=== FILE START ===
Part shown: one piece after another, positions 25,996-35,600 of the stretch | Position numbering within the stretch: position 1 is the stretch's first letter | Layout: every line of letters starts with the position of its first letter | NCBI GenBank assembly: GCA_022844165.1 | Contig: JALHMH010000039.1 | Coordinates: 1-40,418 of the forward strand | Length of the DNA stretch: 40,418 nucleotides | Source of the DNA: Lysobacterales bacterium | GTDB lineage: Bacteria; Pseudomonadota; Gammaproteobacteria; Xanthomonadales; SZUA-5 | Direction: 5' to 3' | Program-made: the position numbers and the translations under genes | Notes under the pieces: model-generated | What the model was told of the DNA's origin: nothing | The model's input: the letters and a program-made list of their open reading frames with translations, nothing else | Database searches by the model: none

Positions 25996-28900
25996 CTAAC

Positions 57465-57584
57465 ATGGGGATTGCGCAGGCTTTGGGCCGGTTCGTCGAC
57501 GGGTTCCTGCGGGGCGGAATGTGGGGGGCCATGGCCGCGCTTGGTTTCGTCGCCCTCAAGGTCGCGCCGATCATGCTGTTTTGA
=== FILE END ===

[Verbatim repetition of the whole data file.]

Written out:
Part shown: one piece after another, positions 25,996-35,600 of the stretch | Position numbering within the stretch: position 1 is the stretch's first letter | Layout: every line of letters starts with the position of its first letter | NCBI GenBank assembly: GCA_022844165.1 | Contig: JALHMH010000039.1 | Coordinates: 1-40,418 of the forward strand | Length of the DNA stretch: 40,418 nucleotides | Source of the DNA: Lysobacterales bacterium | GTDB lineage: Bacteria; Pseudomonadota; Gammaproteobacteria; Xanthomonadales; SZUA-5 | Direction: 5' to 3' | Program-made: the position numbers and the translations under genes | Notes under the pieces: model-generated | What the model was told of the DNA's origin: nothing | The model's input: the letters and a program-made list of their open reading frames with translations, nothing else | Database searches by the model: none

Positions 25996-28900
25996 CTAAC

Positions 57465-57584
57465 ATGGGGATTGCGCAGGCTTTGGGCCGGTTCGTCGAC
57501 GGGTTCCTGCGGGGCGGAATGTGGGGGGCCATGGCCGCGCTTGGTTTCGTCGCCCTCAAGGTCGCGCCGATCATGCTGTTTTGA